# Creating a movie recommender using Convolutional Neural Networks

After finishing your favorite series on Netflix or a video on YouTube you have to make an important decision, what do I watch next? Most of the time you get some help from the recommendation system of your favorite video on demand platform. These platforms spend lots of time and effort (see: The Netflix Recommender System: Algorithms, Business Value, and Innovation & Deep Neural Networks for YouTube Recommendations) making your user experience as pleasant as possible and increase your total watch time on the platform. But even with all that help, how do you choose? I mostly choose the video thumbnail/poster that is most appealing to me. With that in mind, I build a movie recommender that only takes the movie thumbnail/poster as an input. Let’s see what that looks like.

#### Main idea

The main idea is to create a movie poster image dataset and extract features from a pre-trained Convolutional Neural Network (ConvNet) trained on ImageNet. I will use the extracted features to recommend the 5 most similar movie posters given a target movie poster. To verify this approach I will do the same thing using a shoe image dataset.

#### Step 1: Web Scraping movie Posters

First I need some movie Posters, I decided to use the TMDB 5000 Movie Dataset on Kaggle. With the information provided in the dataset, I used web scraping to download the poster images from IMDB using the Python library BeautifulSoup. I added the poster id to the name of every image and stored all 4911 successfully downloaded images in one folder.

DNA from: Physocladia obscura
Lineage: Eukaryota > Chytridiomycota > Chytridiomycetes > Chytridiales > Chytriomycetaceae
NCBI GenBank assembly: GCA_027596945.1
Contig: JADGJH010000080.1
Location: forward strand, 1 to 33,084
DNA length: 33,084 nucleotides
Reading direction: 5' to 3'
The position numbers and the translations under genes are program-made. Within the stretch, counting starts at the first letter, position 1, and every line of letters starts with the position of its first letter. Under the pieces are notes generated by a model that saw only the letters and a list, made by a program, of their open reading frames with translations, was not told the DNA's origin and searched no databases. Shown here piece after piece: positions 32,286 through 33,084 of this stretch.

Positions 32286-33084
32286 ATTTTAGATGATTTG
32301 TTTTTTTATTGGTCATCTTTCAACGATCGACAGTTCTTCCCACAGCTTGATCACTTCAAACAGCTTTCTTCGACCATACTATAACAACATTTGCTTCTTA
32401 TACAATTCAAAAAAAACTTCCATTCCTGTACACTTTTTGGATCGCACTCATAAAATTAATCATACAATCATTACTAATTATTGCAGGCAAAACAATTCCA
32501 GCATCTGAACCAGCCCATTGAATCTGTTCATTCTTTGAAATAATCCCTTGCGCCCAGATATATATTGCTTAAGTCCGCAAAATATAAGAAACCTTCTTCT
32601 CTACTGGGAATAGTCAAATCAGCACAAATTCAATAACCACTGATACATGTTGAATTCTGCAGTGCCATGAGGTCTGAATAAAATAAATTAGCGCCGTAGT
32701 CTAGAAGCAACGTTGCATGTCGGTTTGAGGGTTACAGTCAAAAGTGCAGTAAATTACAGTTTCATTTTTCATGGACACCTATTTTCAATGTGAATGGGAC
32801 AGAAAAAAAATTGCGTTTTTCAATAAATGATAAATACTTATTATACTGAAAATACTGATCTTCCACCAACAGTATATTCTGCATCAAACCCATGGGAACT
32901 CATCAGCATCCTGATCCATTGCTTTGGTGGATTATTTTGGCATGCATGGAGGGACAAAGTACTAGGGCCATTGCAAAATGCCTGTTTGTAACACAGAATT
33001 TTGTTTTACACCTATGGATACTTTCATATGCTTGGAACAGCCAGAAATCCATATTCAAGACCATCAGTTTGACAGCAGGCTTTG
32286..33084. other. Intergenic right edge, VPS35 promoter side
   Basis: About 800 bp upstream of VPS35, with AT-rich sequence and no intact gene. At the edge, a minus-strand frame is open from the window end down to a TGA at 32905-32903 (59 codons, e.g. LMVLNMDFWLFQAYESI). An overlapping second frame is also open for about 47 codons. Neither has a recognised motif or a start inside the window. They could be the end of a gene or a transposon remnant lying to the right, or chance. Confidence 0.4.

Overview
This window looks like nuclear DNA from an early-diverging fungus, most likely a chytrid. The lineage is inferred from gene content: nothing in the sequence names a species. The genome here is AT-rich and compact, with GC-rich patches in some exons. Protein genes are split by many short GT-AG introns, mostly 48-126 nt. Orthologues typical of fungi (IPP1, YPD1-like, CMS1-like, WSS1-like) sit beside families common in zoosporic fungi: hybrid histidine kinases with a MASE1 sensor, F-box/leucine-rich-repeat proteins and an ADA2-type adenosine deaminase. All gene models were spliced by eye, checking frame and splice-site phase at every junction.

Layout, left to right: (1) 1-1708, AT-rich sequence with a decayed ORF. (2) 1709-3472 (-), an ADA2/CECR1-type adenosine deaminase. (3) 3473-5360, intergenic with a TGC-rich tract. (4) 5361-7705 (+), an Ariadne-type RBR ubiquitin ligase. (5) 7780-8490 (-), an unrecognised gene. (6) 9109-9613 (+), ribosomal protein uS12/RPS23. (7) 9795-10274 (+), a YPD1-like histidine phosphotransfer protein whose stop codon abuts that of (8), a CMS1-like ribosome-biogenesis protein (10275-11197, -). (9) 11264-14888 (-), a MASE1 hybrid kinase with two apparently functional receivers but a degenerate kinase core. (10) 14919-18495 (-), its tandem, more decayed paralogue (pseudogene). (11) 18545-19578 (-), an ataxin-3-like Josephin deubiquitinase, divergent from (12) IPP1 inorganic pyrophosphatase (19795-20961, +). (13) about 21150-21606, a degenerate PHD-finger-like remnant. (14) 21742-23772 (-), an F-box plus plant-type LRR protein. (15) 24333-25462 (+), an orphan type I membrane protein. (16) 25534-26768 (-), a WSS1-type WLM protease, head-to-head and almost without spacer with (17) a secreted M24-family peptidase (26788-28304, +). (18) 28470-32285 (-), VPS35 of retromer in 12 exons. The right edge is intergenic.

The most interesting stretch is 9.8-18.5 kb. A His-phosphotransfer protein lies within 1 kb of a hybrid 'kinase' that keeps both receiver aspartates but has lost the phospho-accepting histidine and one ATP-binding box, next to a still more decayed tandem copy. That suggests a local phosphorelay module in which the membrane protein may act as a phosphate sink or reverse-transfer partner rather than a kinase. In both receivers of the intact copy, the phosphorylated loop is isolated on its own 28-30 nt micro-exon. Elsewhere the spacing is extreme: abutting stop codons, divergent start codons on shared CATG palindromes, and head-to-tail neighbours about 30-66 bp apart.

This is the complete WebScraping.ipynb notebook.

#### Step 2: The recommender

I am interested in finding similar movie posters based on the visual aspects of the poster image, therefore I will use ConvNets. ConvNets currently are the go-to models, when it comes to visual recognition. For my recommender, I will not train a ConvNet from scratch. But use a pre-trained model on ImageNet. Thereby saving time and having a state of the art model out of the box. This is called “transfer learning”. The recommender I will use the Inception-v3 model. One of the reasons for choosing this model is the relatively small output arrays compared to the VGG16 or VGG19 model. Making it easier to process everything in memory. I am interested in the features the model has learned not the class probabilities. The pre-learned layers that identify shapes, patterns etc. will hopefully come up with representations that result in meaningful recommendations. For that reason, I remove the output layer and treat the rest of the ConvNet as a feature extractor for my movie posters. See here an example of the what each layer or node may learn based on face image dataset.

For the implementation of the recommender, I use Keras with TensorFlow as a backend. For every image in my dataset, I save the flattened output array of the last hidden layer of the model. With this new feature array, I can calculate the x number of Nearest Neighbors of a target image/poster based on the Euclidean distance of the arrays to each other. To compare the results to a baseline, I will also show the x number of Nearest Neighbors using the raw flattened image array for the given target poster. I will not share all my code but will share some code snippets in this blog.